Toucan play at that game: Bird crashes into EgyptAir plane causing delays

Published March 13th, 2016 - 12:37 GMT
The EgyptAir flight sustained damage to its nose from a 'wildlife strike'. (Twitter)
The EgyptAir flight sustained damage to its nose from a 'wildlife strike'. (Twitter)

An EgyptAir flight returning from London's Heathrow Airport to Cairo was delayed Friday to Saturday after a bird strike caused some damage to the nose of the airplane (flight MS 779) as it neared landing at London's largest airport, according to a Saturday statement by EgyptAir.

The return flight (MS 780), which was scheduled to take off at 10:30pm on Friday, was delayed and the passengers accomodated in a hotel near Heathrow Airport.

Eventually, passengers were routed on the 2pm flight on Saturday and arrived in Cairo at 9:22pm.

The Boeing 737-800 aircraft, which sustained some damage to its nose, underwent maintenance in England before returning home late Saturday night.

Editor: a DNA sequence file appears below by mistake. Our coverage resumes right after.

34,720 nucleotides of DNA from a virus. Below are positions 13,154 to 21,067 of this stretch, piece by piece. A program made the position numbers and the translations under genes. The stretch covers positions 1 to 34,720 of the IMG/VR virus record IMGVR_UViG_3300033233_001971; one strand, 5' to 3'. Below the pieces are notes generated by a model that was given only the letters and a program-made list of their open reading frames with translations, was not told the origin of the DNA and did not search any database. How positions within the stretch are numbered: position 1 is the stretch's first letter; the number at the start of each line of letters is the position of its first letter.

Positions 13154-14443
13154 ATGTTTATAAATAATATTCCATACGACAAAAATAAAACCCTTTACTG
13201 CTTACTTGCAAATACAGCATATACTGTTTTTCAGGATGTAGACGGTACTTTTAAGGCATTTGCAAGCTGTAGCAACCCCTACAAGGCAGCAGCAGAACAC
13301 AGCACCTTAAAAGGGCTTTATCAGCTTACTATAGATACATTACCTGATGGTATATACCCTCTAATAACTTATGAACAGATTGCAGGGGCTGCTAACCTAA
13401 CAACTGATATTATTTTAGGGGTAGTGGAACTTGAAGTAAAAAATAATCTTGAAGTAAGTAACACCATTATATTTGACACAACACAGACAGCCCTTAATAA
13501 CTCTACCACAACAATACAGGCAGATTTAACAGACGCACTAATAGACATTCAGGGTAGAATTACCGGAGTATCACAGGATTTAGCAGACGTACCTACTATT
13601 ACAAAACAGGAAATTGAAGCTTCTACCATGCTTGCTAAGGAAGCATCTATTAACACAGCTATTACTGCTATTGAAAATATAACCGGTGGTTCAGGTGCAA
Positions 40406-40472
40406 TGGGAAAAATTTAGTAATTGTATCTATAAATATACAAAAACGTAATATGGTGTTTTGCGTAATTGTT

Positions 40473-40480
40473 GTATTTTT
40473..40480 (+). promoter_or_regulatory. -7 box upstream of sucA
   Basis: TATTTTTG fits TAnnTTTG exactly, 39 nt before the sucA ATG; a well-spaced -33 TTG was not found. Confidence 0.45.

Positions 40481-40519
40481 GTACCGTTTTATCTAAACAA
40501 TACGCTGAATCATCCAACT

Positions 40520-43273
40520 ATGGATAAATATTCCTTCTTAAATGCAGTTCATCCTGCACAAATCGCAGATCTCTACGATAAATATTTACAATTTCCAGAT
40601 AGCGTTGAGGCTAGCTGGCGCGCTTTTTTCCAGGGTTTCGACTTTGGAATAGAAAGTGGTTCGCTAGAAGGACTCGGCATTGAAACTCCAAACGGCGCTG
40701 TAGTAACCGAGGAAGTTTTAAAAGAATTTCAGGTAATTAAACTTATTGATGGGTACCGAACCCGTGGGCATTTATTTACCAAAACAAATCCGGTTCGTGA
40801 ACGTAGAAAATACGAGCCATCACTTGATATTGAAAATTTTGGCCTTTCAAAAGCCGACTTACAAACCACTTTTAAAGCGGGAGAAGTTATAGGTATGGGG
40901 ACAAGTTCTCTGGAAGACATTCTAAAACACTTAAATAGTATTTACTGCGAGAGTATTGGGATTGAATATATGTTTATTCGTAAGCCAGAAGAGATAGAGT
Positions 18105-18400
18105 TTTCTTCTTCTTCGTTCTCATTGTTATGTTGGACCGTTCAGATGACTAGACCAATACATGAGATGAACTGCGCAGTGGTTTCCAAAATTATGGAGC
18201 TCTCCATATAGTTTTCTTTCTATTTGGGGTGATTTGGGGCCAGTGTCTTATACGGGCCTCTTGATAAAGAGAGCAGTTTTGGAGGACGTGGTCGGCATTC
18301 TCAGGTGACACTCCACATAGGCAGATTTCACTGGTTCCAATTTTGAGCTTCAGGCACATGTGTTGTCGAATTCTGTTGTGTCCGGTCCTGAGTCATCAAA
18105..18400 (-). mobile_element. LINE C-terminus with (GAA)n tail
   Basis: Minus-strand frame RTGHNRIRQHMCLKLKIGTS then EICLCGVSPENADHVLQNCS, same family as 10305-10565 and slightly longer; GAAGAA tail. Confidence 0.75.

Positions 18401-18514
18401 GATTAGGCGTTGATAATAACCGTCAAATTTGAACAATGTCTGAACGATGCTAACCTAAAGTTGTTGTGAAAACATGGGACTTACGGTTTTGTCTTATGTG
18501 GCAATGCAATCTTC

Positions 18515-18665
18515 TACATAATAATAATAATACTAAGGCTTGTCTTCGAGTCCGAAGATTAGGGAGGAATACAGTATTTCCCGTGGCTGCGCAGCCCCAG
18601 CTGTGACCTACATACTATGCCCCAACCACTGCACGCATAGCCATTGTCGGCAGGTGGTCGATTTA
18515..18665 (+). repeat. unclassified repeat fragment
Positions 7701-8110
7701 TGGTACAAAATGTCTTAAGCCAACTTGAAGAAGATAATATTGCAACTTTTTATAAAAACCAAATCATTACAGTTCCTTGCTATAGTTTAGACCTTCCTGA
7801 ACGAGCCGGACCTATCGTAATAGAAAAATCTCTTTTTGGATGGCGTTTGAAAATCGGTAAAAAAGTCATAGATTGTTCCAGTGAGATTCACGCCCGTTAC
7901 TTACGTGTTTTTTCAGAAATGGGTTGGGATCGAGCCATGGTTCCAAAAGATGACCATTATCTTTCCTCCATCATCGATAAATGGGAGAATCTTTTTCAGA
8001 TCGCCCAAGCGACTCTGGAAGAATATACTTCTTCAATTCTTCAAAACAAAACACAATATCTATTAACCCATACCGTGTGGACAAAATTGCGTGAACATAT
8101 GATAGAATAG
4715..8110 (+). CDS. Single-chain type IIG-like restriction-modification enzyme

According to a report on wildlife hazards management and control presented by Egypt at an International Civil Aviation Organisation (ICAO) meeting in Cairo last May, "Due to growing traffic, comprised of greater numbers of quieter aircrafts, and the increase in wildlife populations, greater effort is required to control and monitor wildlife movements on and within the vicinity of airports."

ICAO standards request that airports take measures to reduce the risk of bird-aircraft collisions, 90 percent of which happen within the vicinity of airports, according to the ICAO's Bird Strike Information System.

In the United States, 99,530 wildlife strikes to civil aircraft occurred between 1990 and 2014, including 8,659 strikes with damage resulting to the aircraft, according to a Federal Aviation Organisation report issued last July.


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